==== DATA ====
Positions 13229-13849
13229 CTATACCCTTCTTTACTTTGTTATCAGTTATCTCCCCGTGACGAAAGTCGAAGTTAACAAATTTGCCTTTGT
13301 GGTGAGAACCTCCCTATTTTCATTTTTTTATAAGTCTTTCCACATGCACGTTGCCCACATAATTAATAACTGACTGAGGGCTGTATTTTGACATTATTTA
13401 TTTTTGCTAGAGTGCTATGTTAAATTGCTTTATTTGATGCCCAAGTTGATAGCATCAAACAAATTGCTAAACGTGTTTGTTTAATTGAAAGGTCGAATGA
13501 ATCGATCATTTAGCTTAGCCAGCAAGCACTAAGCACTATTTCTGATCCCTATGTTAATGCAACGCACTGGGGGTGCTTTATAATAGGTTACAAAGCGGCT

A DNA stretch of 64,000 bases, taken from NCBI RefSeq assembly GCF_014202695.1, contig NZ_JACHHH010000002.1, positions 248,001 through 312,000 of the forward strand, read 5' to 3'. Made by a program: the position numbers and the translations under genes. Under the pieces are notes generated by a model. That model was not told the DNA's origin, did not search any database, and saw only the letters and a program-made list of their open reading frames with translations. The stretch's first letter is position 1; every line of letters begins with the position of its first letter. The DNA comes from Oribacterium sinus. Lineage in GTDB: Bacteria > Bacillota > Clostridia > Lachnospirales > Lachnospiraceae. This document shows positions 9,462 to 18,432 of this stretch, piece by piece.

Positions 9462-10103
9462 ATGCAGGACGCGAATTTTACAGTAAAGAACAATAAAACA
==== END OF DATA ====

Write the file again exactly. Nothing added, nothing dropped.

Positions 13229-13849
13229 CTATACCCTTCTTTACTTTGTTATCAGTTATCTCCCCGTGACGAAAGTCGAAGTTAACAAATTTGCCTTTGT
13301 GGTGAGAACCTCCCTATTTTCATTTTTTTATAAGTCTTTCCACATGCACGTTGCCCACATAATTAATAACTGACTGAGGGCTGTATTTTGACATTATTTA
13401 TTTTTGCTAGAGTGCTATGTTAAATTGCTTTATTTGATGCCCAAGTTGATAGCATCAAACAAATTGCTAAACGTGTTTGTTTAATTGAAAGGTCGAATGA
13501 ATCGATCATTTAGCTTAGCCAGCAAGCACTAAGCACTATTTCTGATCCCTATGTTAATGCAACGCACTGGGGGTGCTTTATAATAGGTTACAAAGCGGCT

A DNA stretch of 64,000 bases, taken from NCBI RefSeq assembly GCF_014202695.1, contig NZ_JACHHH010000002.1, positions 248,001 through 312,000 of the forward strand, read 5' to 3'. Made by a program: the position numbers and the translations under genes. Under the pieces are notes generated by a model. That model was not told the DNA's origin, did not search any database, and saw only the letters and a program-made list of their open reading frames with translations. The stretch's first letter is position 1; every line of letters begins with the position of its first letter. The DNA comes from Oribacterium sinus. Lineage in GTDB: Bacteria > Bacillota > Clostridia > Lachnospirales > Lachnospiraceae. This document shows positions 9,462 to 18,432 of this stretch, piece by piece.

Positions 9462-10103
9462 ATGCAGGACGCGAATTTTACAGTAAAGAACAATAAAACA